On House of Cards, Pollyhop, and Digital Political Possibilities

Digital marketing officially registered its impact on the selection process of our national leaders during Episode 6 of the current season of House of Cards. President Frank Underwood’s campaign advisor Leann Harvey is talking to her data analytics rabbi Aidan MacAllan about Republican challenger Will Conway’s pact with a search engine founder. “They can manipulate what people search for…they can control what people see, they can force feed it. Even if they are not doing that, even if they are just tracking users, it’s still enough to beat us,” MacAllan says.

When digital marketing gets its own subplot in a highly rated cable series, you know it’s arrived, even though House of Cards writers apparently were investing digital methods with super powers. So unnerved was Underwood about Conway’s unholy arrangement with the search engine “Pollyhop” to rig the election that he vowed to enlist the National Security Agency to “tap into every single home in America” in response. Sure, President Obama gave opponents a master’s course on list-building and segmentation and, yes, Sanders and Trump have parlayed social media savvy into improbable presidential runs. But could the House of Cards scenario play out in real life?

Ari Levenfeld, senior director of privacy at Rocket Fuel and a fellow political junkie, thinks the make-believe politicos talked the talk fairly well, but walked the walk backwards in some regards. “They reversed the way this really works, which would be to find those voters who control a particular issue and then find undecided voters, so they could try to sway them,” Levenfeld says, rejecting the notion that any marketer could manipulate searches themselves.

When a reporter asks Conway about the Pollyhop issue, he and an advisor discuss it and conlude “our data is proprietary. How we want to use it is our prerogative.” Maybe, maybe not. Levenfeld points out that the European Union is investigating Google for manipulation of searches, and here in the U.S., Federal Trade Commission Chairman Tom Wheeler has proposed opt-in data regulations for broadband providers.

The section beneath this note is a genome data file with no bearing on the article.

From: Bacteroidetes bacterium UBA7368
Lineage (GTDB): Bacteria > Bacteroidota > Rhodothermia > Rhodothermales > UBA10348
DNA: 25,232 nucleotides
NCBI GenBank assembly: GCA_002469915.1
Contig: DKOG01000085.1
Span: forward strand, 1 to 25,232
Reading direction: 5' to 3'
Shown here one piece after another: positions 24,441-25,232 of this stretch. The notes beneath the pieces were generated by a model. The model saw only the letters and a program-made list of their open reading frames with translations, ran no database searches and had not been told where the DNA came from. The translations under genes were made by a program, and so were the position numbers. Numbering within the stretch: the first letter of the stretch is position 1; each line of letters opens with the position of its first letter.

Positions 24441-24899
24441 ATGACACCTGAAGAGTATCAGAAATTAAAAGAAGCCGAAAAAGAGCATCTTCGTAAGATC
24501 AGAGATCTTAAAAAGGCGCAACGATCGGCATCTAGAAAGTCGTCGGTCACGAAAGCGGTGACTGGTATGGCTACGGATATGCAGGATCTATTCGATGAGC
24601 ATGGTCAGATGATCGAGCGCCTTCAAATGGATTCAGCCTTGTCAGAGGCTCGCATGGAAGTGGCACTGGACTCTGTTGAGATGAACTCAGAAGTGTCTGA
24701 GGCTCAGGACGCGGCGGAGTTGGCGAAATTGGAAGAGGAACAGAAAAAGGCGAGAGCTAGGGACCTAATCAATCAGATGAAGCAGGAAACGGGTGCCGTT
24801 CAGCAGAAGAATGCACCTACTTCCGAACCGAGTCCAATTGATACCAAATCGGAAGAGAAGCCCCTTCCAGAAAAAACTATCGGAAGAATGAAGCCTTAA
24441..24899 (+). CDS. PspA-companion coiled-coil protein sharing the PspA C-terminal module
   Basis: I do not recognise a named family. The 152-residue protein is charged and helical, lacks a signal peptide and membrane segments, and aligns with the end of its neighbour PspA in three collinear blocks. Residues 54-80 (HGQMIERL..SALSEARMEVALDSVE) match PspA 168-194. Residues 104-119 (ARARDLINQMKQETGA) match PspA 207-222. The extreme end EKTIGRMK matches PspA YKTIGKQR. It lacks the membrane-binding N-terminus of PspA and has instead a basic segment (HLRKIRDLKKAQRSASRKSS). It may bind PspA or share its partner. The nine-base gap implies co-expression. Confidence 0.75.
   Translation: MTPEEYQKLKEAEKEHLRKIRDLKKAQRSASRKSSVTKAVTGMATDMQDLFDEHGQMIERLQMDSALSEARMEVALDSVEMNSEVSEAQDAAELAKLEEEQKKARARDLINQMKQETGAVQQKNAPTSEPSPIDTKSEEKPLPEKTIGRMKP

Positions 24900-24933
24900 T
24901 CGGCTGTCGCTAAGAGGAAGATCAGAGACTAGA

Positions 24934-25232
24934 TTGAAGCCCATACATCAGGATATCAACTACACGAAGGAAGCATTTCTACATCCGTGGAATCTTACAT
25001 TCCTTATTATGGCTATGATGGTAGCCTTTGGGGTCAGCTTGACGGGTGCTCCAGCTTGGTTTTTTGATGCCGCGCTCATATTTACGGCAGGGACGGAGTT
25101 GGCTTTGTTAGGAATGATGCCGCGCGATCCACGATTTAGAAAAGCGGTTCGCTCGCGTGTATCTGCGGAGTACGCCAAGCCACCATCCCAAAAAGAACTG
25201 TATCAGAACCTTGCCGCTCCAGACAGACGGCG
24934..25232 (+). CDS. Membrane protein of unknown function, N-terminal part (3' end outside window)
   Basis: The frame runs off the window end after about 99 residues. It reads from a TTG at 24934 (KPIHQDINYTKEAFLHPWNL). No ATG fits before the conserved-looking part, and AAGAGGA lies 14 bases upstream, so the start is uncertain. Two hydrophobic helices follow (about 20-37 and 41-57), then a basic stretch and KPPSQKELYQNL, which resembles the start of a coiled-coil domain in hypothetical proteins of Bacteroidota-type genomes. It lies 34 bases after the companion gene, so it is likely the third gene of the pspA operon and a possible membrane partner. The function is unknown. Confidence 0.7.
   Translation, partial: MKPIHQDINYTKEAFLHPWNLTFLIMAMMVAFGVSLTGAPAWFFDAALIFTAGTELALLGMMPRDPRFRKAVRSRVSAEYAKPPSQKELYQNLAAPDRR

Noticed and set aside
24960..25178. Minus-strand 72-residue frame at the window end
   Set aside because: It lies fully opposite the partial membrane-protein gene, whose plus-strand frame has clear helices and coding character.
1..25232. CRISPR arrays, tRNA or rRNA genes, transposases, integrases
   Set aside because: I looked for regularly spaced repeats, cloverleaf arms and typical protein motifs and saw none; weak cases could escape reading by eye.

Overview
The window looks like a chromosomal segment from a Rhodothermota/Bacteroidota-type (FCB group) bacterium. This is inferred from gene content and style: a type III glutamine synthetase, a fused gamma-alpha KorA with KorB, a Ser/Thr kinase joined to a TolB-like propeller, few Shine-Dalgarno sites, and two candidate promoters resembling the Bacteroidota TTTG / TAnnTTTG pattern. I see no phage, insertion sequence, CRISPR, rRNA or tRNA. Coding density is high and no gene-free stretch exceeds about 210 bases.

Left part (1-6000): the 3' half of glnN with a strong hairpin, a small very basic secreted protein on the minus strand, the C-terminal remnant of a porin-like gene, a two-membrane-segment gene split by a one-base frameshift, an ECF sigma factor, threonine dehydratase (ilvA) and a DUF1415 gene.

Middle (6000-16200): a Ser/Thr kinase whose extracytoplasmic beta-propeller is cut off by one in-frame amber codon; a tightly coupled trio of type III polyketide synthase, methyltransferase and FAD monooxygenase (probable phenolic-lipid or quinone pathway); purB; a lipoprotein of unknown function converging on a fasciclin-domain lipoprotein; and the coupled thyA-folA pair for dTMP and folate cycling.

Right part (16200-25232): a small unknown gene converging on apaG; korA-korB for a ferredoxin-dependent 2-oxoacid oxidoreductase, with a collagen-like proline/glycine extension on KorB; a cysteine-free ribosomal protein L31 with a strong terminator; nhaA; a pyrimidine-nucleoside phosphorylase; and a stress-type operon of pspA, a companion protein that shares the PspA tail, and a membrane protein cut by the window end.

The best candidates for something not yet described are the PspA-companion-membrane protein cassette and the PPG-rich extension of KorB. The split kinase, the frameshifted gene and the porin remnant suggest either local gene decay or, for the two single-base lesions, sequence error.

A scene in Episode 7 has Pollyhop founder Benjamin Grant joining Conway in a video explaining their benign campaigning techniques to the nation. Personally, I’m not seeing Sergey Brin shooting a campaign ad with Donald Trump. Google’s got a business to run. (Now Marissa Mayer and Yahoo, that’s another story.)

Levenfeld doubts that House of Cards viewers will put much stock in the digital subplot and its scary assault on personal privacy. There are much more riveting and sinister plot lines commanding their attention. For instance, will Frank react to First Lady Claire Underwood’s betrayal of his campaign by running her through with a kitchen knife, as he dreamt? Or will Claire instead end up as his running mate? Levenfeld also thinks that average consumers are unaware that most digital marketers prefer not to sully their hands with people’s personally identifiable information.

“We get emails from people saying, ‘Here’s my name and email address, opt me out of everything collected about me by Rocket Fuel,’ but I have to say I can’t do it, because it’s not there,” Levenfeld says. “We don’t have any personal data we collect. That was one of the founding principles of our company.”

That was never one of the founding principles of the NSA. And Frank Underwood, summoning his inner Richard Nixon, does team up with data wizard MacAllan. Talking to the NSA team leader, MacAllan sounds much like many of the data solutions providers I speak with on a regular basis.

“Take firearms,” MacAllan says. “We start with everyone who legally owns a gun, track geo-locations through their phones. We start to put together a portrait of where gun owners live, eat, shop, everything. From this, we predict everyone who might want a firearm, but who isn’t registered. They are likely to exhibit the same behavior as people who are.”

I detest when writers end stories with “stay tuned,” but in this case we will have to wait for Season 5 of House of Cards to see if digital marketing still has a role.

Related Posts

LL Bean

In the 1980s, customer service emerged as an important catalog issue once consumers started shopping multiple books and…
Read More